Heres How You Can Start To Learn Blues Guitar Now
Many people the world over decide to pick up the guitar and start playing because they are inspired by their favorite blues artists. If you learn blues guitar now and it is a fun and rewarding experience, in reality is not much different than learning how to play many other styles. In fact learning blues guitar is a great lead into other rock and jazz styles and many would argue that these later styles were influenced heavily by the blues.
Below we will discuss the three components that make up the blues style.
Learning Blues Guitar Part 1 – The Feel
Mastering the feel of the blues is very important if you truly wish to become an expert blues player. In a normal 4/4 time signature eight notes break up the measure into eight equal parts.
For example: 1 & 2 & 3 & 4 &
In the blues you will commonly hear of the music having a swing feel. The swing feel is created by dividing each beat into three pieces like so:
1 & a 2 & a 3 & a 4 & a
By dividing each beat into three equal parts we are creating what is referred to as eighth note triplets.
Listen to your favorite blues recordings and see if you can identify how many of them are using the swing feel.
Learning Blues Guitar Part 2 – Chord Progressions
Aside form the feel the blues chord progression is another dead ringer of the style that can’t be missed. Almost all of the greatest blues songs every created follow the same I, IV, V chord progression and they also tend to follow a 12-bar pattern [http://www.learn-electric-guitar.com/12-bar-blues-chords.html] that repeats throughout the duration of the song.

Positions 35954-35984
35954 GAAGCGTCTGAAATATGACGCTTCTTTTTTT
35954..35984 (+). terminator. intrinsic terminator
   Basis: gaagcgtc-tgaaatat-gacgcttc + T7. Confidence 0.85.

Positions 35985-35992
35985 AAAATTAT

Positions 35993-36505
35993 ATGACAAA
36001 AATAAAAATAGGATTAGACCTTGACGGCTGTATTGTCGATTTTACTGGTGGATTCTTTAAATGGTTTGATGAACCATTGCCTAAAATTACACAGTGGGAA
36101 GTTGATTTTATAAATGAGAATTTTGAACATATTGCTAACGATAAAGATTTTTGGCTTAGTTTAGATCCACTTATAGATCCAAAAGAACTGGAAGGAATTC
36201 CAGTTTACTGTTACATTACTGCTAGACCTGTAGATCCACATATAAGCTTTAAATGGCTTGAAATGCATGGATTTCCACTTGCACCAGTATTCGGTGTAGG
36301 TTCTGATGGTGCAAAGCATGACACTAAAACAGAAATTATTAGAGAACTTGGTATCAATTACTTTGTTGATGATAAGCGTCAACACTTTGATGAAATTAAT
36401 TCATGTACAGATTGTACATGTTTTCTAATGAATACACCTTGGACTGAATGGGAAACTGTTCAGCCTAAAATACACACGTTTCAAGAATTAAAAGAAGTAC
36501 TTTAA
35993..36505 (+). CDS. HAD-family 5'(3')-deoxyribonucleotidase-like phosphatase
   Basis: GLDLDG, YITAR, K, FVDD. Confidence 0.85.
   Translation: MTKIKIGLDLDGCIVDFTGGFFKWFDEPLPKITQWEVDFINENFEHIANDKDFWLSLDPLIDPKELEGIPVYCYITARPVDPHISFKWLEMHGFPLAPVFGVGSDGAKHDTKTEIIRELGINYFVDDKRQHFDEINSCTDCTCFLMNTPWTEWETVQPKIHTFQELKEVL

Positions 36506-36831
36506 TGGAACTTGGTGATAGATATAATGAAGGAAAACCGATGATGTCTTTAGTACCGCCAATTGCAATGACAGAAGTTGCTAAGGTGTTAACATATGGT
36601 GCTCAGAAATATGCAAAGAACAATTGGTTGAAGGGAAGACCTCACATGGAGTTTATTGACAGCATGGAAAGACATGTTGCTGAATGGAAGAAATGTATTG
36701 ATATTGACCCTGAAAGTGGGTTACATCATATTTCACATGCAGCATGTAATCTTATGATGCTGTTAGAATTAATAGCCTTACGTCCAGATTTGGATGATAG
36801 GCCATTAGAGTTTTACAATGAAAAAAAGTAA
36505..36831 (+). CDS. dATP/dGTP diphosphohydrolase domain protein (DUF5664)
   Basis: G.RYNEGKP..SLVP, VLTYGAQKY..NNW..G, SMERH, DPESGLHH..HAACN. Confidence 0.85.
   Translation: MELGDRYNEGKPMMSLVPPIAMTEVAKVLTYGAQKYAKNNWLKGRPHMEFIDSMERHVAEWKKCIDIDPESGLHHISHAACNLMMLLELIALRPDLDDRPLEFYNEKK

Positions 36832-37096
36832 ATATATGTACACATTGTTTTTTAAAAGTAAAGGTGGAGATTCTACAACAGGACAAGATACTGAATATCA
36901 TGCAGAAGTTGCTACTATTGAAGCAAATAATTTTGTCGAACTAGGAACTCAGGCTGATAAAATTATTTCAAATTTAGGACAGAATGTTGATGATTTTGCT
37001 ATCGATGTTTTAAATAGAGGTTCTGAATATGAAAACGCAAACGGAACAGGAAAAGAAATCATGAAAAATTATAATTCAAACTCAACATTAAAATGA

The I, IV, V chord progression is most commonly played using all dominant 7th chords. For example if we were playing in the key of E the the I, IV, V would be E7, A7, and B7.
So it can be said that a big part of learning blues guitar is learning to play dominant 7th chords. So what is a dominant 7th chord you ask? It is basically a major chord with a flatted seventh added to it.
For example, if you have an A7 chord, you know that the chord starts on an A. Dominant 7th chords use the root, third, fifth, and flatted seventh of the major scale. An A major scale has the notes A B C# D E F# G#. So the notes in an A7 chord are:
You can use this same formula to find any dominant 7th chord or just get yourself a chord chart.
Learning Blues Guitar Part 3 – The Blues Scale
The final characteristic that distinguishes the blues from any other form of music is the use of the blues scale. For those that want to learn blues guitar now and who do not know this scale it is basically a minor pentatonic scale with a flatted fifth scale degree added into the mix. The blues scale is built from the root, flatted third, fourth, flatted fifth, fifth, and flatted seventh degree of the major scale.
Again let’s take the A major scale (A B C# D E F# G#) and add the note qualities of the blues scale.
So the notes in an a blues scale are A C D E-flat E G. You might remember that the notes in an A7 chord were A C# E G. Notice that the blues scale has a minor 3rd in it and the Dominant 7th chord has a major third. This relationship plays a significant role in the way blues music sounds to the listener. The other big factor is the flatted 5th in the blues scale. In fact this note is often referred to as the blue note because of its unique sad quality.
BB King once said “The blues is the easiest music to learn, and the hardest to master.” There is definitely truth in that statement. The ideas above are the fundamentals to playing the blues and they are not very hard to understand. If you want to start to learn blues guitar now just follow the link below.
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